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Video Game / Shattered Galaxy

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Shattered Galaxy was released in 2001 by Nexon (now Kru Interactive), and is an attempt at combining the MMORPG and the Real-Time Strategy.

Once upon a time, an alien artifact was discovered on Earth. It appeared to be a portal of some kind, and robots sent through it were able to return from the other side. But when a fateful rat named Russell was shunted through, the portal activated, teleporting not only itself but a fair chunk of Terra's surface to its home planet, Morgana Prime. There the human survivors discovered abandoned robotic soldiers which could be controlled by telepathy. Instead of, say, trying to get home, they immediately divided into factions and started fighting. And that's where the Excuse Plot ends and gameplay begins.

Despite being labeled with the "MMORTS" genre, Shattered Galaxy is actually more "Real Time Tactics", in that you don't have a base: you don't need to Construct Additional Pylons or manage your Command & Conquer Economy. Instead, all you have is a Digital Avatar and 20 points to use in your Point Build System, which mostly determines which soldiers you can control and how well you equip them. You can take small squads of soldiers (6 to 12) into battle and fight the other side, but blindly exterminating the enemy is not the only way to win, nor the most important one. Embedded into every map are several discs of Applied Phlebotinum called "Points of Contention", or PoCs. If your side captures enough of them, you win. As such, most gameplay and unit design revolves around capturing or defending PoCs, and it is much more possible to Leeroy Jenkins in this game than it is in most RTS titles.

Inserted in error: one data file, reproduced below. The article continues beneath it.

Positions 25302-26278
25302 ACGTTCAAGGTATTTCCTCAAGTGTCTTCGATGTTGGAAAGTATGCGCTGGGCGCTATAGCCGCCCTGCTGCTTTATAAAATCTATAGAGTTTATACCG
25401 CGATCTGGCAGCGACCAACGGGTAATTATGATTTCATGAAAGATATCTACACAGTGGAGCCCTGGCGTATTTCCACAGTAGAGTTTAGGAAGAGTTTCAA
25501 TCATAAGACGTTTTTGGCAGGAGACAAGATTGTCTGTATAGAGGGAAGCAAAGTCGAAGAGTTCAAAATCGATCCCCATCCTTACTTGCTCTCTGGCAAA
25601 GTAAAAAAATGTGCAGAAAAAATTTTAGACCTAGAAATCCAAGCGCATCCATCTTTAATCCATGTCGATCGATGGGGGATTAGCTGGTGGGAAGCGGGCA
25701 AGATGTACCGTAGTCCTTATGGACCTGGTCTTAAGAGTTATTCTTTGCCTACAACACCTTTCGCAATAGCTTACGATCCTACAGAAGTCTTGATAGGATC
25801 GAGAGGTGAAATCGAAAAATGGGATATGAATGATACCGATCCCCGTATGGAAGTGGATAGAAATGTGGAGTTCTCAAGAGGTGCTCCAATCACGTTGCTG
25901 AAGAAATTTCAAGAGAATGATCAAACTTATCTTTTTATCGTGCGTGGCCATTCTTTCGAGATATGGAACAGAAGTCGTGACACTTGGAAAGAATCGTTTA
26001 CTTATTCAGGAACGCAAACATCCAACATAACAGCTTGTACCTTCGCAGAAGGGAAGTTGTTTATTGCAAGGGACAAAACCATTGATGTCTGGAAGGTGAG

The game features a persistent world consisting of 88 sectors, three of which are capitol cities for the three factions on each server. You fight on each map to claim it for your faction or defend it from desecrators. Large battles can consist of about 30 people per side.

This game provides examples of the following tropes:

  • After the End
  • Allegedly Free Game: non-paying members get reduced Experience Points. Past about Level 35, this can reduce leveling to a standstill. Non-payers also can't reincarnate or purchase "Gold" weapons.
  • Arbitrary Headcount Limit: Handwaved as being part of the limitations of the drug humans take to make themselves telepathic.
  • Critical Encumbrance Failure: units have three maximums determining the gear you can equip them with: Weight, Space and Complexity. That last is controlled by the computer you equip them with, which itself takes up Weight.
  • Death is Cheap: your units can get "wrecked" in battle, but they're never permanently destroyed and can be repaired practically for free. In fact, the only way to permanently lose a soldier is to delete it yourself.
  • Invisibility Cloak: Ghasts, Shades, Imps, Wraiths, Falcons, Manticores, Trebuchets... It's probably easier to list the units which can't equip them. However, they are only so useful, because cloaked units use the lensing distortion... and can still be moused-over. And if you can mouseover it, you can shoot it.